It’s not unusual for a parent to bring a young child in to see me because of a sore leg, or a sore arm, or a limp that seems to have appeared from nowhere. It often turns out the kid had an awkward landing on the trampoline, or a tumble off the climbing equipment at school, and it’s nothing worse than a strain. I might do an X-ray to be sure, but when the symptoms go away in short order and nothing more comes of it, we chalk it up to regular childhood stuff.
A few years ago, I saw a 3 year-old girl whose mother was concerned because of persistent complaints of sore legs. She also had intermittent fevers, and a pale rash that would come and go. The symptoms had been happening for about six weeks—off and on. Her mom really didn’t know what to make of it; she’d been to a walk-in clinic the first time her daughter had a fever and vague aches and was told it was a viral infection and would go away. Which it did. But then it came back. When she noticed her daughter had a limp after napping, she brought her in to me.
Something didn’t feel right about the whole picture. I ordered some tests and then referred her to a rheumatologist. It took a while for the rheumatologist to pin down the final diagnosis—several other conditions were being considered and had to be ruled out—but word eventually came back to me that the child was being treated for Juvenile Idiopathic Arthritis (JIA).
It may come as a surprise to you that children can develop arthritis. Most people think of arthritis as a condition that only affects adults, but that’s not the case.
Juvenile Idiopathic Arthritis affects one in 1000 children in Canada. "Juvenile" means young (16 years of age or younger) and "idiopathic" means the cause is not known. JIA is also sometimes called Juvenile Rheumatoid Arthritis (JRA). It’s four times more common in girls than in boys.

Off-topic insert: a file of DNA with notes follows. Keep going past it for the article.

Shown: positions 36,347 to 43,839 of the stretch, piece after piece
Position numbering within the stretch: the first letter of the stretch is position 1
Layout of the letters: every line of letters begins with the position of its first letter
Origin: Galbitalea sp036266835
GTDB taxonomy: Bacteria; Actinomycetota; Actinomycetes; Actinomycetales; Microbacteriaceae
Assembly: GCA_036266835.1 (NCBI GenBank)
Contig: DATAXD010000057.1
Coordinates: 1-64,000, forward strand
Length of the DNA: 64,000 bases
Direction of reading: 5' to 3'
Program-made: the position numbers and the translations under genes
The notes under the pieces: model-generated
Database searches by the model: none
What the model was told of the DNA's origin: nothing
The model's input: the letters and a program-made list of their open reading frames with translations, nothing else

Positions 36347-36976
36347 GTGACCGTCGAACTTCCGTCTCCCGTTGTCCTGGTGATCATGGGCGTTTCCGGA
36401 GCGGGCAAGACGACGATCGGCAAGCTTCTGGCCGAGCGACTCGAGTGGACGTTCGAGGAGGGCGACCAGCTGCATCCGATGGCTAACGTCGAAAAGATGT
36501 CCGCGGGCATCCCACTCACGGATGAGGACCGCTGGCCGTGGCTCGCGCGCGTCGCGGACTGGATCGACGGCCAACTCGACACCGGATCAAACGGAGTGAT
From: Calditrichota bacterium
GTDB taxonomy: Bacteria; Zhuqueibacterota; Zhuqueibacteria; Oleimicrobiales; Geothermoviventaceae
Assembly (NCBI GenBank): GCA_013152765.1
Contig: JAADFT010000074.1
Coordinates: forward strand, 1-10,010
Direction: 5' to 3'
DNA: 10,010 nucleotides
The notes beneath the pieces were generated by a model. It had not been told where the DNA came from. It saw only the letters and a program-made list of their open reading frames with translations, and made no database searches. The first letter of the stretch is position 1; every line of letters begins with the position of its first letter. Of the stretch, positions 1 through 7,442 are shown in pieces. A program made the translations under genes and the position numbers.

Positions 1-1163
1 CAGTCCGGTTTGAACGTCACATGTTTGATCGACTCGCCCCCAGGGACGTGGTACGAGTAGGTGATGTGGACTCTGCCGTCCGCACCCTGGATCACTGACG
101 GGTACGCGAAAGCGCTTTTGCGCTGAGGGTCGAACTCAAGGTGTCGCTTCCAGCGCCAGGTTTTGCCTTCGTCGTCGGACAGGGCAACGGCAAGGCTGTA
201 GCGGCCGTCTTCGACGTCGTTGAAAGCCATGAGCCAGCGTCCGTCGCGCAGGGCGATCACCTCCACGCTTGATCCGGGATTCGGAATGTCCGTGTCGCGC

JIA, unfortunately, is not an innocent condition. It can cause great hardship, emotionally and physically, on a child and his or her family. In addition to chronic joint pain and inflammation, there can be physical complications in other parts of the body, like inflammation of the eyes. And it can also, depending on how severe and involved the arthritis, impair a child or teen’s growth.
Diagnosis can be a tricky thing, however. There can be a long delay in identifying and confirming the condition. One part of the problem is that the symptoms of JIA can mimic many other conditions. Also, many parents are unaware that children can get arthritis, and may not bring their child in when symptoms first appear.
So that’s what I’m aiming to change.
I want you to be aware of the signs and symptoms, so—as unlikely as it is—if your child does start exhibiting signs, you know what to do.
Here are the common symptoms:
JIA can affect anywhere from one to several joints in the body. Some children also experience systemic symptoms that affect the entire body, like fever, rashes, and swollen lymph nodes. It’s typical for symptoms to go through phases where they flare up and then later disappear.
If your child has any of the above: joint stiffness, pain, or swelling that lasts for a week or more—especially if there are systemic signs like rash or fever—you should bring your child to see the doctor.
There are treatments for JIA once diagnosed but, being a chronic condition, it can take a great toll on a child’s family. Parents and siblings of a child diagnosed with JIA need lots of support. The medications we use to treat arthritis are the same in all age groups—we adjust the doses for children and teens based on weight.
With my young patient, once the initial treatment had been started, I saw her and her family back in my office regularly to make sure they were well connected with the resources they needed: The Arthritis Society, specialists, clinical counsellors, and a local support group.
Connecting with your doctor early, to make the diagnosis, and often—to get the treatment and support you need as a family—is key.